• Pocket Calculators Introduced

    Pocket Calculators Introduced
    The first American-made pocket-sized calculator, the Bowmar 901B (popularly referred to as The Bowmar Brain), measuring 5.2×3.0×1.5 in (131×77×37 mm), came out in the fall of 1971, with four functions and an eight-digit red LED display, for $240, while in August 1972 the four-function Sinclair Executive became the first slimline pocket calculator measuring 5.4×2.2×0.35 in (138×56×9 mm) and weighing 2.5 oz (70g). It retailed for around $150 (GB£79). By the end of the decade, similar calculators w
  • Terrorists Attack At The Olympic Games In Munich

    Terrorists Attack At The Olympic Games In Munich
    The Munich massacre is an informal name for events that occurred during the 1972 Summer Olympics in Munich, Bavaria in Southern Germany, when members of the Israeli Olympic team were taken hostage and eventually murdered by the Islamic terrorist group Black September. Members of Black September contended that Yasser Arafat’s Fatah organization secretly endorsed the operation.
  • • M*A*S*H T.V. Show Premiers

    •	M*A*S*H T.V. Show Premiers
    M*A*S*H Premiered on CBS Friday Night Movie on September 13.
  • Supplemental Security Income (SSI) Introduced

    Supplemental Security Income (SSI) Introduced
    President Richard Nixon signed the Social Security Amendments of 1972 on October 30, 1972 which created the SSI Program. The SSI program officially began operations in January 1974 by federalizing states' programs, designating the Social Security Administration (SSA) to administer the SSI program
  • HBO Launched

    HBO Launched
    Launched, November 8, 1972
  • Last Man On The Moon

    Last Man On The Moon
    On December 11, 1972, Cernan, the commander of Apollo 17, became the last man to step foot on the moon. In his own words, "I lowered my left foot and the thin crust gave way. Soft contact. There, it was done. A Cernan bootprint was on the moon."
  • The Wars Act Passed

    the First War Powers Act, was an American emergency law that increased Federal power during World War II. The act was signed by U.S. President Franklin D. Roosevelt and put into law on December 18th, 1941, less than two weeks after the Japanese attack on Pearl Harbor. The act was similar to the Departmental Reorganization Act of 1917 as it was signed shortly before the U.S. engaged in a large war and increased the powers of the president's U.S. Executive Branch.
  • UPC Barcodes Come To US

    The first company to produce bar code equipment for retail trade use (using UGPIC) was the American company Monarch Marking in 1970, and for industrial use, the British company Plessey Telecommunications was also first in 1970. UGPIC evolved into the U.P.C. symbol set or Universal Product Code, which is still used in the United States. George J. Laurer is considered the inventor of U.P.C. or Uniform Product Code, which was invented in 1973. It was made to define a numeric format for product iden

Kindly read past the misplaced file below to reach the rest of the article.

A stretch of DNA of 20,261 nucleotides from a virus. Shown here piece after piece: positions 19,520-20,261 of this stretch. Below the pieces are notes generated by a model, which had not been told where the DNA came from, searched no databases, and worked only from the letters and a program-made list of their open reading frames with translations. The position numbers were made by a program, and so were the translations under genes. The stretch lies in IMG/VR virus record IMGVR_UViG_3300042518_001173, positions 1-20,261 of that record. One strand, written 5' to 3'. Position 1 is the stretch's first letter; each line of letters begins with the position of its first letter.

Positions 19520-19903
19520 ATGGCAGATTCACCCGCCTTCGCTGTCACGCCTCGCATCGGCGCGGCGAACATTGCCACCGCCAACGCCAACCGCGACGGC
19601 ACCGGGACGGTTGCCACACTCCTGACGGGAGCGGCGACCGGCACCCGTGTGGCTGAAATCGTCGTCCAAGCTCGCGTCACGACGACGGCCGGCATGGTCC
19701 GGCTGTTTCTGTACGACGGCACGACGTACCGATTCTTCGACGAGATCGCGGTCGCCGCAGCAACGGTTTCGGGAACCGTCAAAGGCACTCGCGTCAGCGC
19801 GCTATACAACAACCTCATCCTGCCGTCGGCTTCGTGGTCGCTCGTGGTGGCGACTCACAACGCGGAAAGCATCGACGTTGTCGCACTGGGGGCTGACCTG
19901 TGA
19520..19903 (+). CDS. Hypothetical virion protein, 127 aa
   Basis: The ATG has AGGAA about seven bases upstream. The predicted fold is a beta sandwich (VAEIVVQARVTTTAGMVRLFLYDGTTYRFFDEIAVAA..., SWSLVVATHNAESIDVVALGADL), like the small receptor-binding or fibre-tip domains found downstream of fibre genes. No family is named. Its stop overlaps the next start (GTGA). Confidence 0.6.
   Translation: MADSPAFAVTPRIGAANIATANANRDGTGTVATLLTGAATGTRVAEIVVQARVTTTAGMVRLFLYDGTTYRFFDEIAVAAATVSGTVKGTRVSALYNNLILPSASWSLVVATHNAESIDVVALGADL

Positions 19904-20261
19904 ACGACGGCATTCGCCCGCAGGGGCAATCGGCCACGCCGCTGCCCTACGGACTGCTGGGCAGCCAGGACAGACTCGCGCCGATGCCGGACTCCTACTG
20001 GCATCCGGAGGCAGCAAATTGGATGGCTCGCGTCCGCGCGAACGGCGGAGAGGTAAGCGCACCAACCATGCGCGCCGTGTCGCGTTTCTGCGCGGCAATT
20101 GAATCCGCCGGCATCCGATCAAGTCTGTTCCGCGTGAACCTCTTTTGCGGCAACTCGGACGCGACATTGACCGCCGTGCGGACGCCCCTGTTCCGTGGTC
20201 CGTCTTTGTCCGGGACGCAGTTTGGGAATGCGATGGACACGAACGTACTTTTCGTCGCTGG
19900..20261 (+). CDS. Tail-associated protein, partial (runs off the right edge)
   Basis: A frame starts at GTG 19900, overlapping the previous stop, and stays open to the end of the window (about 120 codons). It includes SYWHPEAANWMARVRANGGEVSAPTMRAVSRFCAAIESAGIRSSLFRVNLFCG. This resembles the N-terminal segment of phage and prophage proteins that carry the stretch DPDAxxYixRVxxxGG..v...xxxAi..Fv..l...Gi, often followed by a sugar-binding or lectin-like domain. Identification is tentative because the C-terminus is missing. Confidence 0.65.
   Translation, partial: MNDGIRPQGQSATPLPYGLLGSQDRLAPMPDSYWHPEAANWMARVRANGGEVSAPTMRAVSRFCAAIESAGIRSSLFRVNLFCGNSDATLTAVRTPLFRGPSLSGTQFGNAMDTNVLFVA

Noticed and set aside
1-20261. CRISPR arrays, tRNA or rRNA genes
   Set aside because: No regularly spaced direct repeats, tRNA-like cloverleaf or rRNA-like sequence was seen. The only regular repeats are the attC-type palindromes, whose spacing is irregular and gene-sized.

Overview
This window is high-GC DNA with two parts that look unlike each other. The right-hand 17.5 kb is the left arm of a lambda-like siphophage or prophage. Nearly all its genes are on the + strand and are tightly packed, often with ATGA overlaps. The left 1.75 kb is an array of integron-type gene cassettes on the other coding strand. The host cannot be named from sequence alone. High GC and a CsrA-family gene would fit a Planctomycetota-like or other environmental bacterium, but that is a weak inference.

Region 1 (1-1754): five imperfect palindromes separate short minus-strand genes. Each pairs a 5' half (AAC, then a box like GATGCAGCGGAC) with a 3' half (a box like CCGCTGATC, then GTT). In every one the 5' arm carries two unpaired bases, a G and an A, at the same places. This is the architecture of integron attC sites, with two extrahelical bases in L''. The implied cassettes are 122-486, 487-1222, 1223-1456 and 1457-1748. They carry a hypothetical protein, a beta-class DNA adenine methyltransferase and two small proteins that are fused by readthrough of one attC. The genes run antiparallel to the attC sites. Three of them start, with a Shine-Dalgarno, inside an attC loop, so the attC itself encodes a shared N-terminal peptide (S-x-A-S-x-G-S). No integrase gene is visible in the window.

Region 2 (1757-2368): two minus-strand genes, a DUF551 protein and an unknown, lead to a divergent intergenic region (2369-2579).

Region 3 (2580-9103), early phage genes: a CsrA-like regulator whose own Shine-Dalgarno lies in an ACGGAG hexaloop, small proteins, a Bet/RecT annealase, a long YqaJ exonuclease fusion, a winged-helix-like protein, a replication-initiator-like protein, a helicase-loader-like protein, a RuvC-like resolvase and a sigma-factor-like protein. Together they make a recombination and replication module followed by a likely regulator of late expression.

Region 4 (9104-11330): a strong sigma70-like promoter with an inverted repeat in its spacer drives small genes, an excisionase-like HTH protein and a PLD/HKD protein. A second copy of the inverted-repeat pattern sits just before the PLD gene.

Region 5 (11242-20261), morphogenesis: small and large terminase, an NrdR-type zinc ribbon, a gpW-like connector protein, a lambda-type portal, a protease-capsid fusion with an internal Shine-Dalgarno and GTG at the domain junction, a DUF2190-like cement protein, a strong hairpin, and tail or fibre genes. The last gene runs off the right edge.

• Abortion Legalized In The US

    Abortion in the United States has been legal in every state since the United States Supreme Court decision in Roe v. Wade, on January 22, 1973. Prior to "Roe", there were exceptions to the abortion ban in at least 10 states; "Roe" established that a woman has a right to self-determination (often referred to as a "right to privacy") covering the decision whether or not to carry a pregnancy to term, but that this right must be balanced against a state's interest in preserving fetal life.
  • OPEC Doubles Price OF Oil

    Throughout the post war period exporting countries found increasing demand for their crude oil but a 40% decline in the purchasing power of a barrel of oil. In March 1971, the balance of power shifted. That month the Texas Railroad Commission set proration at 100 percent for the first time. This meant that Texas producers were no longer limited in the volume of oil that they could produce. More importantly, it meant that the power to control crude oil prices shifted from the United States (T
  • US Pulls Out Of Vietnam

    President Nixon had been elected on a promise to Vietnamize the war, meaning more fighting would be turned over to the South Vietnamese army, and to start bringing home American troops. When the President ordered US troops into Cambodia and ordered more bombings, the result was a tremendous uproar at home with more marches and demonstrations. Congress reacted to the antiwar feeling and repealed the Gulf of Tonkin Resolution which gave the President the authority to send troops and fight the war
  • Sears Tower Built

    The building of the Sears Tower began in 1969 and the building was completed in 1973. It is located in Chicago, Illinois. It was built as a sort of headquarters for Sears, or to “house” the many employees for the company. The Sears Tower is a mighty 110 stories, or 1,707 feet high. When it was built, it surpassed the height of even the twin towers, which were yet to be built. However, the tower did not last long.